SPRINGFIELD – The state announced Halloween COVID-19 guidance encouraging social distancing while trick-or-treating, and the governor took questions in a virtual news conference Wednesday, Sept. 30.
Those passing out candy should maintain six feet from trick-or-treaters and wear proper face coverings, according to the guidance, and trick-or-treating should be done in groups with household members only.
Dr. Ngozi Ezike, director of the Illinois Department of Public Health, said households should consider leaving individually wrapped candy on a table in driveways or in front of walkways to allow for social distancing
“For anyone wearing a costume — whether a child or an adult — a costume mask is not a substitute for face covering,” Ezike said. “If face coverings are worn under the costume mask, please ensure that this does not create any breathing problems, and if it does, don’t discard your face covering. Put the costume mask aside.”
Indoor haunted houses are not allowed, per Phase 4 state guidance, and IDPH suggested open-air alternatives such as one-way haunted forests or haunted walks where social distancing can be maintained.
At pumpkin patches, face coverings should be worn and hands sanitized before handling pumpkins. On hayrides, parties should be spaced six feet apart and they should not exceed 50 percent capacity.
Also per Phase 4 guidelines, gatherings of more than 50 people or 50 percent or more of a building’s maximum occupancy are prohibited, including for Halloween parties.
Pritzker and public health officials touched on added mitigations for Region 1 in northwest Illinois, the possibility of exempting counties from regional restrictions and the effect of the University of Illinois’ massive testing output on its region’s positivity rate.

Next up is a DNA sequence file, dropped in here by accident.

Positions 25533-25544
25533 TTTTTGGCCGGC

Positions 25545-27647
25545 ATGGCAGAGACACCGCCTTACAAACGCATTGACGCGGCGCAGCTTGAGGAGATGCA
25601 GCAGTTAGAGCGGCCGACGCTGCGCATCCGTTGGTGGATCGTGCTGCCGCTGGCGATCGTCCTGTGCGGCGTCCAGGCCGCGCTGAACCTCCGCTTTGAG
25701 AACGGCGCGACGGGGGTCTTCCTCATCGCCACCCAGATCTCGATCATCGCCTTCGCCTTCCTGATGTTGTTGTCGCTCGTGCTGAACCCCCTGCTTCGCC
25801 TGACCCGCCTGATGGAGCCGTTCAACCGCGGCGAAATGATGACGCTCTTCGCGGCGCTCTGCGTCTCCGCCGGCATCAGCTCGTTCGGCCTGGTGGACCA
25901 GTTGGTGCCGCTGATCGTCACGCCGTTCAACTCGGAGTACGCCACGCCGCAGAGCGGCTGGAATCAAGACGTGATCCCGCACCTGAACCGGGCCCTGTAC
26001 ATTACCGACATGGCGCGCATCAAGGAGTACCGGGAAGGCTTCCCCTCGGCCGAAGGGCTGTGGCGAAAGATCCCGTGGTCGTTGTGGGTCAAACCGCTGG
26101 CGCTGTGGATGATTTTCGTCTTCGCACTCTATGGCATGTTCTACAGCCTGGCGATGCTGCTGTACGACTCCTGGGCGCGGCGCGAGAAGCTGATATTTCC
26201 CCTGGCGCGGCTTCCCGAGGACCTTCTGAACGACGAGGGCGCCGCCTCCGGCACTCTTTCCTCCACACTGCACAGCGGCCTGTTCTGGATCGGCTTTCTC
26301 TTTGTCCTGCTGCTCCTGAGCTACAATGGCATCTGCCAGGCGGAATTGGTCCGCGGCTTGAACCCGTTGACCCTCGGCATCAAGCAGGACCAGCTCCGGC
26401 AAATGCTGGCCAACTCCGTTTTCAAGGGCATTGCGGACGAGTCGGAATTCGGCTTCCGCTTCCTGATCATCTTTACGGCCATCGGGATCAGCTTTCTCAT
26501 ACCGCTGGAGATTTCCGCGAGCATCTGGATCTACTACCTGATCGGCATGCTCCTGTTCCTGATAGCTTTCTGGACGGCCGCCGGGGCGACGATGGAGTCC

Region 1, from the Rockford area to the state’s northwestern border, will see new restrictions including closure of bars and restaurants to indoor service starting Saturday as the positivity rate there exceeds 8 percent. It must decrease to 6.5 percent for three consecutive days to see mitigations lifted.
Region 4, which includes the Metro East area along the Missouri border, has had increased mitigations since mid-August, and bars and restaurants have been closed to indoor service since the beginning of September. While that region was on a downward trend, the latest data released by IDPH showed the positivity rate increased to 7.4 percent. That’s a half point above where it was four days ago.
That region also will not have mitigations lifted until it sees three days below 6.5 percent.
Pritzker was asked about the possibility of removing St. Clair County, which had a 6.3 percent positivity rate, from added restrictions. He said the 11 regions in the plan were increased from four in a previous version based on the state’s IDPH medical regions.
“People travel in that region. They travel between counties. It is not a good idea, in my view, for us to break this down into 102 counties across the state of Illinois, but instead if we can work with the counties and particularly their county public health officials to bring down their positivity rates, that is the right solution,” he said, noting IDPH is working with other county departments of public health to decrease rates.
While Pritzker said nine of 11 regions were seeing decreasing rates, Ezike pointed out that the lowest region – Region 6 including the Champaign-Urbana area in east-central Illinois – had a rate lowered by the U of I’s massive testing program, which on some days accounts for 20 percent of the state’s testing output.
Region 6 has a 2.2 percent positivity rate, but with the UI tests removed, it’s actually at 7.1 percent.
“We want to ensure that the large volume of tests at Urbana-Champaign does not overshadow the trends that we’re seeing in the broader region, and we don’t want to be inhibited from taking action to keep people safe,” Ezike said, noting IDPH would share the data without the U of I numbers and apply mitigations if regional metrics are hit with UI tests excluded.
“If regional metrics are tripped in Region 6 by looking at the data in this way, the entire region, including Champaign County, will still be required to implement mitigation efforts,” she said.